Life After the Flood: Tokyo and New York

All images Studio Lindfors via Designboom

The threat of rising sea levels due to global warming is one of the world’s great catastrophic fears. Yet whether you’re genuinely concerned about the prospect of major cities being swamped by the waters of the melting ice sheet, or dismiss it all as a flood of alarmist BS, New York architects Studio Lindfors found time to come up with a series of interesting images imagining what Tokyo and their very own Big Apple might be like if the drama does play out as many scientists think it will.

5th Avenue and 53rd Street New York

Going by the name of Aqualta – a play on Acqua Alta, the increasing high tides flooding Venice – the concept visually contemplates how people in these two metropolises would adapt to the inundation of water by building a network of wharfs, pedestrian walkways, bridges and navigable canals in place of the road and rail networks long since submerged.

Shibuya Station Tokyo

The images depict a world where gondolas and barges are the primary modes of transport, together with cable cars and blimps that hover overhead. People fish from gravel banks built up between the drowned skyscrapers, and bathing in the aquatic urban environment is part of daily life. Far from a totally apocalyptic vision of climate change, it’s something of a utopia.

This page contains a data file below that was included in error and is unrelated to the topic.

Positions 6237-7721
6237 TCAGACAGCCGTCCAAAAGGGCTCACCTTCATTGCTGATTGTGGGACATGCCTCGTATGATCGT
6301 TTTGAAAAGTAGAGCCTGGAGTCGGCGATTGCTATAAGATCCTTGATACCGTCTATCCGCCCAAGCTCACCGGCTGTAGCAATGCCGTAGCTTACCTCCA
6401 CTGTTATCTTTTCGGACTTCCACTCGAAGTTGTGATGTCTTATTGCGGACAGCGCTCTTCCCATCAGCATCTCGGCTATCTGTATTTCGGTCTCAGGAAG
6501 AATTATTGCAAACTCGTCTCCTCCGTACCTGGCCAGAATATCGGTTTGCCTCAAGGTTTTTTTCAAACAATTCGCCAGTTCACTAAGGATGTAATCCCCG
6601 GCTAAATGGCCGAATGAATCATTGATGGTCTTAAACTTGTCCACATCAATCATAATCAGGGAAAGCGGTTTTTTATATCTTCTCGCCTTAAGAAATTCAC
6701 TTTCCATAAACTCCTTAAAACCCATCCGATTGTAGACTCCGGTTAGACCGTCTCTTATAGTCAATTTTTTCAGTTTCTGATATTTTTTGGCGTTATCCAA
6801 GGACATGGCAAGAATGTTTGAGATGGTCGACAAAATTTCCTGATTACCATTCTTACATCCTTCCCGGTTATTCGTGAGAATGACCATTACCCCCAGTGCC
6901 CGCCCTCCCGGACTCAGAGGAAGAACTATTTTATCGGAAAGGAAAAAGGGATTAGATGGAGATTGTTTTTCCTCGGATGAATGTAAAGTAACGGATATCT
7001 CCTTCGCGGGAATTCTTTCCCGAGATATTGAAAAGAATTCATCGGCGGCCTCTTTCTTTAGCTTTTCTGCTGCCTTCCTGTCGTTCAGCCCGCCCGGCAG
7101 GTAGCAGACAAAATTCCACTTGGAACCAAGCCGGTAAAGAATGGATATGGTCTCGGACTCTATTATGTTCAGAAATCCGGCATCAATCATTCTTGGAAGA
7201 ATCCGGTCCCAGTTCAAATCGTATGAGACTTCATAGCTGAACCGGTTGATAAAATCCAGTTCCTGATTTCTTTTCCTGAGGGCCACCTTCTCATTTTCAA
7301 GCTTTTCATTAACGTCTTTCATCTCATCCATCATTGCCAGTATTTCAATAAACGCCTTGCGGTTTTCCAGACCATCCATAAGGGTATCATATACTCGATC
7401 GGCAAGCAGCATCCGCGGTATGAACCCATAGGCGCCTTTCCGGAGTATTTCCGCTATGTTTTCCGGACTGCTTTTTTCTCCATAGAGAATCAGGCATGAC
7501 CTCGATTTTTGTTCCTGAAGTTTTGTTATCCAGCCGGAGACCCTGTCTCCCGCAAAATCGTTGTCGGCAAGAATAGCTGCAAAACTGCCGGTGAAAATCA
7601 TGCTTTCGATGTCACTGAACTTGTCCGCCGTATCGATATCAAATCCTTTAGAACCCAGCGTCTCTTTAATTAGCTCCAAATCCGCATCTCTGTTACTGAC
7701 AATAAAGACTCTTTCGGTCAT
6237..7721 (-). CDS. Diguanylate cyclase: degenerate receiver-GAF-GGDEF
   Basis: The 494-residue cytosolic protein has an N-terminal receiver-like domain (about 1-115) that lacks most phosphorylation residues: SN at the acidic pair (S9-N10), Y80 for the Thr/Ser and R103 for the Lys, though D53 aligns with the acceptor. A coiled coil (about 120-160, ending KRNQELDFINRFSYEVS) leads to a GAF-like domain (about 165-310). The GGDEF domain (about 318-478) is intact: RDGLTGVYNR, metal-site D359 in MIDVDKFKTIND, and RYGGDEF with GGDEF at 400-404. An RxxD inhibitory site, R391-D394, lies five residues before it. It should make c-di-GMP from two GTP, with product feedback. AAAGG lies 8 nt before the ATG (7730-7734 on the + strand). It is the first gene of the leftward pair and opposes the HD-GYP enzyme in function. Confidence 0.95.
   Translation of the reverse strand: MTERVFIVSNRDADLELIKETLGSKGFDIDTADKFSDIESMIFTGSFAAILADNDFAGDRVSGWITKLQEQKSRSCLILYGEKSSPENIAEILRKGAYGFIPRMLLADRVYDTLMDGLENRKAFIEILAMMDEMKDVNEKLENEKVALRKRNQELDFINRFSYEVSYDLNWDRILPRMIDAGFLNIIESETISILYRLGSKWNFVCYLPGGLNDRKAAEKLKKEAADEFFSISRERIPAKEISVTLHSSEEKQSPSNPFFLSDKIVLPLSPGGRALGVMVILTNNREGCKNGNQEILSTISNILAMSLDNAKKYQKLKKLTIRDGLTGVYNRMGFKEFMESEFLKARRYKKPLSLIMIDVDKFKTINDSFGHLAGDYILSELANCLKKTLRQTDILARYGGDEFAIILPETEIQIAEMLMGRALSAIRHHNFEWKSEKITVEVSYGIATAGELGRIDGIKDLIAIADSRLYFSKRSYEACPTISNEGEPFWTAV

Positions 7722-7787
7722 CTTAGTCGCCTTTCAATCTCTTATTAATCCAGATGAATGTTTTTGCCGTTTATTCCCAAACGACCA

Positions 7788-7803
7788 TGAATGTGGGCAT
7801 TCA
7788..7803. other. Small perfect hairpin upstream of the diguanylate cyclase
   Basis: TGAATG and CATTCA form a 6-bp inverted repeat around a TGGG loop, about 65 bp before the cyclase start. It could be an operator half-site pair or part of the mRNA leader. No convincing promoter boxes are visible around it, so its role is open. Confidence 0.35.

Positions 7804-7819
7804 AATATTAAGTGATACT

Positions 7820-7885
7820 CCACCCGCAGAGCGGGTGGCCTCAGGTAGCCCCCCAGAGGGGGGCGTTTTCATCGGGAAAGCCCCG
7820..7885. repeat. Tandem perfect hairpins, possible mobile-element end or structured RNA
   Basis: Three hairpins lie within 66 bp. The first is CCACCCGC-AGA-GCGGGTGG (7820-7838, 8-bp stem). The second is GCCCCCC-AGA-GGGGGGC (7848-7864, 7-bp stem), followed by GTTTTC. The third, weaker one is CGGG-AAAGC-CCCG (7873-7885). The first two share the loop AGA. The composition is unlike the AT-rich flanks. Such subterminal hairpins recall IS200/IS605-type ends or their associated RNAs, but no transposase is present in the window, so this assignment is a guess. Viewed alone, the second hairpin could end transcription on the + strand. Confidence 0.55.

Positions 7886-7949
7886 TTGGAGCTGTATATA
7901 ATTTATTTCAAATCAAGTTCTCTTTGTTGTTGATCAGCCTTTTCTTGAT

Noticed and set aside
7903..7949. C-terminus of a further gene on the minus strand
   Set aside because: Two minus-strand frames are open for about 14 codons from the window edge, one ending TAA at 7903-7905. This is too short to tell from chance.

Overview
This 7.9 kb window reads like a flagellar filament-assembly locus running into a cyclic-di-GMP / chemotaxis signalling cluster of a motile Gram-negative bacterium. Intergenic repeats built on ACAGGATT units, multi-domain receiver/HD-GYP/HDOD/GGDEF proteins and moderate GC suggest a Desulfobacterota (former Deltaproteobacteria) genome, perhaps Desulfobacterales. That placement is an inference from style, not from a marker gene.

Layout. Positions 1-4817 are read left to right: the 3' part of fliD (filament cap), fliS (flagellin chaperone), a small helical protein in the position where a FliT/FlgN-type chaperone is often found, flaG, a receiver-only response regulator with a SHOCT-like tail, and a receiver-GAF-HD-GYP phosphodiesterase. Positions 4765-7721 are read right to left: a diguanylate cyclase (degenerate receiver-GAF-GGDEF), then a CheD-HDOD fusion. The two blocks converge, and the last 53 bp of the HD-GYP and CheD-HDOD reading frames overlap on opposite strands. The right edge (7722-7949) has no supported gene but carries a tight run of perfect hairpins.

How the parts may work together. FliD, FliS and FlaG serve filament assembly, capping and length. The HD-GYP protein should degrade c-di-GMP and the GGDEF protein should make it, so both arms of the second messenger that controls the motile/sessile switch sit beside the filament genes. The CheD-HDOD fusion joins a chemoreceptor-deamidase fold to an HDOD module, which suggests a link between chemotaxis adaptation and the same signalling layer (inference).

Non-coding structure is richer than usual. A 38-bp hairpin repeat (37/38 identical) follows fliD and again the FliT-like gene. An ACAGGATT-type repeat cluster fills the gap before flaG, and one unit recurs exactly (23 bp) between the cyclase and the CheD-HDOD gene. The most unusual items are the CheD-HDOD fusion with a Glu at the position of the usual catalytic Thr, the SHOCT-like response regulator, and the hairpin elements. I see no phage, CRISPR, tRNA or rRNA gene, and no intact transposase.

Roppongi Tokyo

“Aqualta imagines city dwellers migrating to higher and dryer elevations as water levels gradually increase,” gush the designers. “Residents repurpose rooftops for farms and greenhouses. Wetland ecologies and oyster beds thrive and take root to better protect coasts from future storms. The cities are shown without combustion – engines, power plants, all emissions are rendered obsolete – resulting in cleaner, quieter neighborhoods.”

5th Avenue and 35th Street New York

But really, New York as a green, skyscraper-crammed answer to Venice? Tokyo as the very antithesis of the 1995 flop, Waterworld? It all sounds rather far-fetched, things Photoshopped perhaps with just too idyllic a tinge. Great though it looks as concept, there might be a good deal more sinking than swimming if the scenario it envisions became a reality.

Garment District New York

The pedantic can easily pick holes in this pipe dream. How would these citizens of the future plan on growing plants in what would be heavily salinated water, for example? And would this really be a world shorn of engines and emissions? The more cynical still have wondered whether these are designers with a bit too much time on their hands.

West 29th Street and Broadway

Nice idea though. And for the romantics, it’s cool to know there will be rocks from which to dive in the heart of Tokyo, and – less cool – that Mamma Mia and South Pacific will still be playing in Times Square.

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